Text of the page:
My Missions - Italy




We took off with Captain Weller as pilot to bomb Oswiecim (Auschwitz), Poland. It was an oil refinery and storage depot that covered about 10 square miles. We hit the target on the edge and the planes that dropped on us were a little late and hit it right on the button.

Soon after target time the engineer checked the gas. (We were about 20 miles from Cracow). Each tank had about 40 gallons with about 50 gallons for each tank in the "Tokyo" tanks. We soon left the formation and started back on reduced power settings. On the order of the pilot we threw out flack suits, helmets, guns, and ammunition.

When we got over Yugoslavia another declaration was made as to our gas supply. It was decided to try to make it to the island of Vis (just off the Yugoslav coast) where there is a landing strip. The tail gunner (DeLaGarza) upon hearing how low our gas was and the time it would take to get to Vis turned and looked at me and shook his head. Whereupon, I took off my flying boots and put on G.I. shoes even though we were at 17,000 feet and it was cold.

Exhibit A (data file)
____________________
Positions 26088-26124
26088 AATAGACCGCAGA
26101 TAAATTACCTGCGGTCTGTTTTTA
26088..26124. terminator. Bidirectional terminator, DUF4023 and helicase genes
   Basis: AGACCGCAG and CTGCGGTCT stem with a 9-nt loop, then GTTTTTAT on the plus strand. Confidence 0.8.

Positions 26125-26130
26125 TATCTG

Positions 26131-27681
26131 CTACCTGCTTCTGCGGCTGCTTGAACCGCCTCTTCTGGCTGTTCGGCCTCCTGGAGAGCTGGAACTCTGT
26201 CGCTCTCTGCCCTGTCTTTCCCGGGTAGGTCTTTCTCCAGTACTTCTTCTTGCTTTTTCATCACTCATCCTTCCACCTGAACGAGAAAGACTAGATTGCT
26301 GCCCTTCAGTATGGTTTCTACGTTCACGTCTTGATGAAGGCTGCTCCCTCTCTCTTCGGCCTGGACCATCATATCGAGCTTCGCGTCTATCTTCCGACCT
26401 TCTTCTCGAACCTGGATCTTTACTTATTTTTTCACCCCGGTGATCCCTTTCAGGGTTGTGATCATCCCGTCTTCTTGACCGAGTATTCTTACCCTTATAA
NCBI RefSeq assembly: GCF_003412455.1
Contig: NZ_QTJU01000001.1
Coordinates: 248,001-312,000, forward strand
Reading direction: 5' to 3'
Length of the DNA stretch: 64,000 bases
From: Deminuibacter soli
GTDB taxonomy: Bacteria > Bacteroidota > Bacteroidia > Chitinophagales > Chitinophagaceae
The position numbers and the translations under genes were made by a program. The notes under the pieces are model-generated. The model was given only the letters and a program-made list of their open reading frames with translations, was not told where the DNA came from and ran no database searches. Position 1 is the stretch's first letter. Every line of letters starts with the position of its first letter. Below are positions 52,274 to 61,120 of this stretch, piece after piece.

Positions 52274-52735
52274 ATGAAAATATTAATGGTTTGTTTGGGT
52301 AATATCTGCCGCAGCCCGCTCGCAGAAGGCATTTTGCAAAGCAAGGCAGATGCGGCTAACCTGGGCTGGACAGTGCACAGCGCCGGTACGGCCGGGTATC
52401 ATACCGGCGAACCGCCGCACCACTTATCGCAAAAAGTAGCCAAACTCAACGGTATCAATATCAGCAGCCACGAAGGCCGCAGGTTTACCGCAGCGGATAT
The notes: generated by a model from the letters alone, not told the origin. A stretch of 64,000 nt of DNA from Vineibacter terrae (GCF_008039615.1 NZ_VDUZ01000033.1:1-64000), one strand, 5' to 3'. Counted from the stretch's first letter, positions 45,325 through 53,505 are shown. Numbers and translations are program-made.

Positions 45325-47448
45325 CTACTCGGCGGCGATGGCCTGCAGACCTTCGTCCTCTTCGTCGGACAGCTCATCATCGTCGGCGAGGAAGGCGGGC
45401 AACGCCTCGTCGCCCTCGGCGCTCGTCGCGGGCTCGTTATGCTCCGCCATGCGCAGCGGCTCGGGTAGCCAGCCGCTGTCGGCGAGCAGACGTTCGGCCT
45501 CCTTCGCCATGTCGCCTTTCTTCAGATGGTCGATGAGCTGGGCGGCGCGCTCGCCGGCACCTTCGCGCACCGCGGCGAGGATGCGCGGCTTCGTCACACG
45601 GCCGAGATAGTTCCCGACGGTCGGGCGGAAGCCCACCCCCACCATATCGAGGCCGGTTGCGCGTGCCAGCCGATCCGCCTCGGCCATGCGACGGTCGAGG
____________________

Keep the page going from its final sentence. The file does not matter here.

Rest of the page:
Before this we were somewhere over a large town (probably Maribor) with an undercast (sic) beneath us. We could not see where we were, but enemy radar picked us up and they threw more flack at us than we had gotten over the target. We did some violent evasive action and saved being hit. There was another plane in the same plight as ours going over the city at the same time which helped split the flack. (This was after we had thrown out the flack suits, et cetera).

Shortly after this number two engine cut out from lack of gas. We put it on crossfeed (sic) so it could draw its supply from that of the other engine but it wouldn't catch. After windmilling (sic) for about three minutes the engine finally decided to take up its burden again. Everything seemed to be all right again.

Finally we sighted Vis (number one and two engines had been throwing a terrific amount of oil and we expected them to stop any minute after burning up.

We started coming into Vis. When we were about 300 feet above the water near the shore of the island all four engines cut out, The co-pilot (Colbert) grabbed the radio and yelled "MAYDAY, MAYDAY, MAYDAY." Just then our engines caught and we went on to a safe landing.

Gosh the ground felt nice and firm and stable and secure and safe, and it looked beautiful. See my letters for a description of the people on the island of Vis.